The conflicting, parallel lives and narratives of Israel and Palestine form the core of Jasmine Donahaye's second volume of poetry. Drawing on her own experiences as a Jewish woman, now Welsh-speaking, whose life has encompassed England, Israel, the USA and Wales, she dissects inherited histories and moral certainties almost forensically, with the unsparing poetic eye of both insider and outsider. Focusing on human traits that respect no frontiers — thirst, sexual passion, fear — she glimpses hope in a smile or sign of kindness between assumed enemies, and beauty even in the careful gleaning of body-parts after an explosion. Loss, regret and above all questions of personal and national guilt run through these poems, each striking image bearing some aspect of the history, myths or present reality, where political and geographical borders constantly and unavoidably intrude into private lives.
Provocatively, Donahaye communicates these themes in often disturbing, erotic terms, not only in classic male-female polarities of attraction and hostility, but also in the ancient trope of the land as a woman's body, fertile but mapped with the scars of the region's painful history. The voice in these brave, passionate poems is unmistakably female, and, like the Biblical Ruth, here transposed to a Welsh wheatfield, knows the exile's yearning for the always-unattainable homeland.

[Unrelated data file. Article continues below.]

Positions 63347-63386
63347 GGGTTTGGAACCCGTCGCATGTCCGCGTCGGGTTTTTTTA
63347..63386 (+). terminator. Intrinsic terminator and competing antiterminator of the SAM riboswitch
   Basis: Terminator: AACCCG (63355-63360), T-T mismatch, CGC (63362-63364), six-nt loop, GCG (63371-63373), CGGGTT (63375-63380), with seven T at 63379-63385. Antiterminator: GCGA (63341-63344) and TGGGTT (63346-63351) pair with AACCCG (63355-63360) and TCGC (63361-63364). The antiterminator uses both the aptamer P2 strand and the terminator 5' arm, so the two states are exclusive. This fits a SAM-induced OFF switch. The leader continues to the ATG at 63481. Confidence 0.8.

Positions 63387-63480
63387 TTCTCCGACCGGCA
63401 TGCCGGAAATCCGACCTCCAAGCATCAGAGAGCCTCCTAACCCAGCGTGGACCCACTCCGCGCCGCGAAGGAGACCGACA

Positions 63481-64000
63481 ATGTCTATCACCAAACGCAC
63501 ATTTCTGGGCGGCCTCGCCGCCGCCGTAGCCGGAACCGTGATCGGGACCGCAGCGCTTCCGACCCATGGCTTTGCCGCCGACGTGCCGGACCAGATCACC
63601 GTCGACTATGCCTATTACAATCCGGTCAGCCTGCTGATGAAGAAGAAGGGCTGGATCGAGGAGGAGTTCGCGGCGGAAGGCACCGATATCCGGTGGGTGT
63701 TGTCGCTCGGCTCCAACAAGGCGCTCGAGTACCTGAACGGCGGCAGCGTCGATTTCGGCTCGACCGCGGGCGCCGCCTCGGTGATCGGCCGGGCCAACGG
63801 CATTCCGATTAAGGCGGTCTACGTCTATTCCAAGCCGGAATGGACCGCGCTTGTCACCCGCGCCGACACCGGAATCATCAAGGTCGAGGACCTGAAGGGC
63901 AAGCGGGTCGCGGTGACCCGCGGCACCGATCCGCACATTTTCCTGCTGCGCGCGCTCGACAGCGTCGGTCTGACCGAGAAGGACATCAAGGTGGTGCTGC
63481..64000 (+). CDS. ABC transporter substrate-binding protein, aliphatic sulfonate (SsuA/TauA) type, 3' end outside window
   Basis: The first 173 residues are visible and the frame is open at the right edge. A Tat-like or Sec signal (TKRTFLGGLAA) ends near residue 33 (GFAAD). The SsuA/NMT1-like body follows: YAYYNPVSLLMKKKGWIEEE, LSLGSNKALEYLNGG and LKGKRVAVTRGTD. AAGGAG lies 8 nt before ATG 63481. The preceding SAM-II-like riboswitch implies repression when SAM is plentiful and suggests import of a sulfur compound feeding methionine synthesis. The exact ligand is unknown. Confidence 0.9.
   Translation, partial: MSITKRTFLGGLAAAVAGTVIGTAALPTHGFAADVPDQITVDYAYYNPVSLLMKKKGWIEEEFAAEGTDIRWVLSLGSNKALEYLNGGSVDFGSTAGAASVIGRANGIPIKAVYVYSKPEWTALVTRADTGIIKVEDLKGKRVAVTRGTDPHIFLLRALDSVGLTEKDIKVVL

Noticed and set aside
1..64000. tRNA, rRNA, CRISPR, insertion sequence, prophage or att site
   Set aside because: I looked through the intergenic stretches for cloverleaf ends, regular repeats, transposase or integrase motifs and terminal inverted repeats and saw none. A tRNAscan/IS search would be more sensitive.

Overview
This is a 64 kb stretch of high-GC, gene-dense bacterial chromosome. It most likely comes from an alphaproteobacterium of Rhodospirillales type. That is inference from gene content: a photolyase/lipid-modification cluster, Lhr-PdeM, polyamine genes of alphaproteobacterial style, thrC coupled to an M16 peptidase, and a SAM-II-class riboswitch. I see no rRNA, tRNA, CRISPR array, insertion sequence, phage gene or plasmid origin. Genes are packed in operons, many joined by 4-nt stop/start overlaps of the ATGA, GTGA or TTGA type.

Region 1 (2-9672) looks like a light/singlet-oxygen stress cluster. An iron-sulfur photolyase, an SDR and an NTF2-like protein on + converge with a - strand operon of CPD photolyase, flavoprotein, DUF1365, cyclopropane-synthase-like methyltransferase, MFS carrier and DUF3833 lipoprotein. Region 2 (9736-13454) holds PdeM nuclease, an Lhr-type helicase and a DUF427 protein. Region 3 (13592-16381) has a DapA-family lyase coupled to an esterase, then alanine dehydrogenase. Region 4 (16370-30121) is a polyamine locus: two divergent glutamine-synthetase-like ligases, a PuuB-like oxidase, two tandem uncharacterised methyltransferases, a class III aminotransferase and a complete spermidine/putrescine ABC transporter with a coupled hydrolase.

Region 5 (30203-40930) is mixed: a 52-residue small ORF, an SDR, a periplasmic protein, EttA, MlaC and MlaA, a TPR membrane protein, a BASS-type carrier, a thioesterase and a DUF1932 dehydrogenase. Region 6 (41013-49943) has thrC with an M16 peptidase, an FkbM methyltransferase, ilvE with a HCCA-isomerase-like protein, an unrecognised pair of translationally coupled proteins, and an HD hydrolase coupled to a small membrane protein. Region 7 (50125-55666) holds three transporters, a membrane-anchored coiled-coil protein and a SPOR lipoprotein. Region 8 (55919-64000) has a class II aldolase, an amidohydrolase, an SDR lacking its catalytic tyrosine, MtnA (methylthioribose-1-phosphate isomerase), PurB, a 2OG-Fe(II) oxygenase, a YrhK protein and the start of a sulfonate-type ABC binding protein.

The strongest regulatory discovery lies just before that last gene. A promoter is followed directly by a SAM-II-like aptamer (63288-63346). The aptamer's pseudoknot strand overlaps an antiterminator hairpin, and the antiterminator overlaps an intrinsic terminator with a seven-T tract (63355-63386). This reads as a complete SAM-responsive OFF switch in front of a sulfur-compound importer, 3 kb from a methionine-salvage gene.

'Jasmine Donahaye’s existential quest takes many routes that lead to arresting poems, the best of which catch you by the throat.'
'This book, wrestling with the conflicting perspectives of nationality, displacement and religion, is steeped in Israeli and Palestinian history. Land is portrayed throughout as an untrustworthy burden, full of temporary demarcations, constantly under threat of change.'